Escape the Field (2022) is Perfectly Fine Brainless Horror Fun
Title: Escape the Field
First Non-Festival Release: April 28, 2022 (Digital/Streaming Platforms)
Director: Emerson Moore
Writer: Emerson Moore, Joshua Dobkin, Sean Wathen
Runtime: 89 Minutes
Starring: Jordan Claire Robbins, Theo Rossi, Shane West
Where to Watch: Check out where to find it here
Six strangers Sam (Jordan Claire Robbins), Tyler (Theo Rossi), Ryan (Shane West), Denise (Elena Juatco), Ethan (Julian Feder), and Cameron (Tahirah Sharif) wake up in a corn field with no recollection to why or how they got there. Each are given an item to aid in their escape and after some initial friction, they begin working together to find a way out for help. They realize that they aren’t alone when what looks to be a violent creature attacks a man in front of them. After more hopeless searching they find clues and traps alike that complicate their plans for fleeing their new prison.
Escape the Field is serviceable survival horror propped up by its captivating mystery and fun location.
The concept of strangers waking up in an odd location and hesitantly working together to get out of their prison is a long-standing horror setup. Coincidences come and go easily but there is still a level of believability in the interactions of the six players. This might agitate some viewers not used to this type of horror film but it is necessary to move the story along appropriately and get a modicum of character development established before bodies start dropping. Escape the Field borrows heavily from some of the greatest in this subgenre, but it still manages to flavor its mystery with enough twists and turns to keep it engaging. In fact, one of its greatest strengths is not focusing on its why behind it giving the audience the task of theorizing.
Many horror films fall into the trap of having its characters muse on the possibilities surrounding their capture in an effort to fill time. Aside from a few spare moments of dialogue, the crew in Escape the Field focuses on solving the puzzles before them and getting the hell out of there. The final reveal is truthfully a letdown considering the hour and fifteen minutes that came before it. While more thought could have gone into the overarching antagonist, it still works because there isn’t much buildup to it.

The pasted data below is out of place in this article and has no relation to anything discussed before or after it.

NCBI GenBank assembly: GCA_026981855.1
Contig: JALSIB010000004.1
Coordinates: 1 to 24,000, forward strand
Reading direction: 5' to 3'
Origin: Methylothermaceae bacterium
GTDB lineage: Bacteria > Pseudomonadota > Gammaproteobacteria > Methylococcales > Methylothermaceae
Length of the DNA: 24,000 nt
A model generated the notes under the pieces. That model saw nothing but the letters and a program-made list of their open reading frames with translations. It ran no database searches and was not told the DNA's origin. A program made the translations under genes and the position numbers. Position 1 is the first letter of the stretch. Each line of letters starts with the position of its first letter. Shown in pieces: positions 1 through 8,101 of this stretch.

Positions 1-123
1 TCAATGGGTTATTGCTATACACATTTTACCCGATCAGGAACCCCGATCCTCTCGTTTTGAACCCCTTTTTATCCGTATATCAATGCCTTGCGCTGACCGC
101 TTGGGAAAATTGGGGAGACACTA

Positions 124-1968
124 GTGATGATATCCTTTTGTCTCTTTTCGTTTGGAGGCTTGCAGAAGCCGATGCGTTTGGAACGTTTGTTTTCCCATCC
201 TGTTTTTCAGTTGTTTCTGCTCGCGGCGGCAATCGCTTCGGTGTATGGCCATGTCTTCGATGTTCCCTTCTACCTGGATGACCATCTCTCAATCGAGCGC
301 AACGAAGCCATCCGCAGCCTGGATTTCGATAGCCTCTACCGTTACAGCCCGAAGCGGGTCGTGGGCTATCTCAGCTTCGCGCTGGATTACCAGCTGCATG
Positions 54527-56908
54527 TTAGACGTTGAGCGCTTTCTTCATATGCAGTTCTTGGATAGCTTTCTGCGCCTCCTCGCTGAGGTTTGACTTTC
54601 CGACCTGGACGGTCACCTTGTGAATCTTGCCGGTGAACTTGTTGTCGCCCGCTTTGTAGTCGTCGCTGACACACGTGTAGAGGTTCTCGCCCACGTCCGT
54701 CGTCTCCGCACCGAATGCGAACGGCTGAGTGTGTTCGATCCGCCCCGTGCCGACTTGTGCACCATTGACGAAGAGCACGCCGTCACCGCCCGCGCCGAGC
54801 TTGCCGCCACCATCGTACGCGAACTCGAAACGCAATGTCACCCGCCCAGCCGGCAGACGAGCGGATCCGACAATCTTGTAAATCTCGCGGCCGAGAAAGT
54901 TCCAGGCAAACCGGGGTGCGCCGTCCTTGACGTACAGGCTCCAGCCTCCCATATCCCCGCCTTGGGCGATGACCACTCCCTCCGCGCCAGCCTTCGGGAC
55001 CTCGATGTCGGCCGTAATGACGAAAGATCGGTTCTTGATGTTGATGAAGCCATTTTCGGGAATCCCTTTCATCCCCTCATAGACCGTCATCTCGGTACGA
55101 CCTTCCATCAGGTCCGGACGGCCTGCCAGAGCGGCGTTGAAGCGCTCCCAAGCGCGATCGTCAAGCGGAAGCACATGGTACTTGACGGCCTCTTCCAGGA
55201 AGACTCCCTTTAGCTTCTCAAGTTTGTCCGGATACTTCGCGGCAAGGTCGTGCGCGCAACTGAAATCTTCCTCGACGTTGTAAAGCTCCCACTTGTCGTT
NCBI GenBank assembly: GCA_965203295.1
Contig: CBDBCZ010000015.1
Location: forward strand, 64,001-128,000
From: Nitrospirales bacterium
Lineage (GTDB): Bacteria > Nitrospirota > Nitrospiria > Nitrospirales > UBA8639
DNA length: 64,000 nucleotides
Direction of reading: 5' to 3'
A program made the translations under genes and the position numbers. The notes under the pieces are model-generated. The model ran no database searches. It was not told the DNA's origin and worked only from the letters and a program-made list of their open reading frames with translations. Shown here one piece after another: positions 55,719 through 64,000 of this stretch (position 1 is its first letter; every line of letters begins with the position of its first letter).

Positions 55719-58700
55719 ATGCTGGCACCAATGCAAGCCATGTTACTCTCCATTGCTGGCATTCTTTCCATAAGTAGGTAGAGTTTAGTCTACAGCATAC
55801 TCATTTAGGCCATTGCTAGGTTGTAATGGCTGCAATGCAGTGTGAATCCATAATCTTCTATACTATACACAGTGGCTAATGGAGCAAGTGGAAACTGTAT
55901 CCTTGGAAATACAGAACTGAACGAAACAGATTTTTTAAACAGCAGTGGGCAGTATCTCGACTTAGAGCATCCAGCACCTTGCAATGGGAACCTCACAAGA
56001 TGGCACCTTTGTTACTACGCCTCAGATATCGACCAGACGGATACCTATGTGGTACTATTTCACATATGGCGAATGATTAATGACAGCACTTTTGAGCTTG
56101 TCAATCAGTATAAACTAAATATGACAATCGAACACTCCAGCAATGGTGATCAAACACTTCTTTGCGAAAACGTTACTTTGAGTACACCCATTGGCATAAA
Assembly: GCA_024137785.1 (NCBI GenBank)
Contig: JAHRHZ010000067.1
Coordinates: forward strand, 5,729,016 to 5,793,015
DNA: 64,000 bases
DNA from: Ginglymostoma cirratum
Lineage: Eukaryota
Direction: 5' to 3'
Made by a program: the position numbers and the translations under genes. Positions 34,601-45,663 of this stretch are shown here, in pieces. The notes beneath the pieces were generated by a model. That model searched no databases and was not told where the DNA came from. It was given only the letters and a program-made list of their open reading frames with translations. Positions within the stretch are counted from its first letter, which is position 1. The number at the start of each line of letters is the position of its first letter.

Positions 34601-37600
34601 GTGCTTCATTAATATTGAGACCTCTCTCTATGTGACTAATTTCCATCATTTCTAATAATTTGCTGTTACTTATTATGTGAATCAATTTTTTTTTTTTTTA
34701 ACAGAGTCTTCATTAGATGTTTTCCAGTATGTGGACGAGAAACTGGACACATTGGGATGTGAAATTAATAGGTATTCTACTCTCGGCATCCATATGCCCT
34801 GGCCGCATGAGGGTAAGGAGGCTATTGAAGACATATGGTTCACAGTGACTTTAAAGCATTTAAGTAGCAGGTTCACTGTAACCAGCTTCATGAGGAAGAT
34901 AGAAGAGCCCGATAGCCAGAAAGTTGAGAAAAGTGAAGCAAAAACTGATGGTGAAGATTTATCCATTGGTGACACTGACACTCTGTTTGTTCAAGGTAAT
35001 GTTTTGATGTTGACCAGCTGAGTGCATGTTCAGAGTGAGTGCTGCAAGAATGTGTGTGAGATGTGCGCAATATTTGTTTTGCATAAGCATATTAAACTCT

Escape the Field makes great use of its location to escalate the tension and leave tiny clues to the mystery puzzling the unwilling participants. There are only so many ways to film strangers wandering through cornfields, but the dynamics of Escape the Field allow for the monotony to be subverted in a satisfying manner. By injecting various out-of-place technological adaptations of the field, this low budget horror film manages to make the setting even more unnerving while adding to the mystery. Humans have a tendency to focus on mismatched objects and settings, so by incorporating these contrasts, it sets the film up for some moments that divert the audience’s attention away from the limited resources at their disposal.
While an enjoyable popcorn film, the most noticeable weakness of Escape the Field is its cast. Thanks to clunky writing in the form of awkward introductions, the cast fails to elevate the material to authentic levels of fear, distrust, and confusion. Moving as if wounds evaporated and walking aimlessly as if their kidnapping is a mere inconvenience rather than a life-or-death affair are among the most obvious points against the film. Thankfully, the main trio are able to give serviceable performances that draw attention away from the less seasoned cast mates.
Is Escape the Field a good film in the traditional sense? Not exactly. It is, however, an effective and engaging mystery that captivates all the same. Its revelations are never quite revelatory, but the journey from point A to B makes up for the intellectual merits. The only undeniable rough patch in this cornfield is the acting. Not only does it drag the film down from a technical standpoint, it makes it more of a chore to watch, especially in the beginning, which is the most critical time for a horror film to establish its protagonists. Fans of trapped-in-a-room horror will find this effort particularly charming, but all those who want something more polished might want to Escape the Field before entering.
Overall Score? 6/10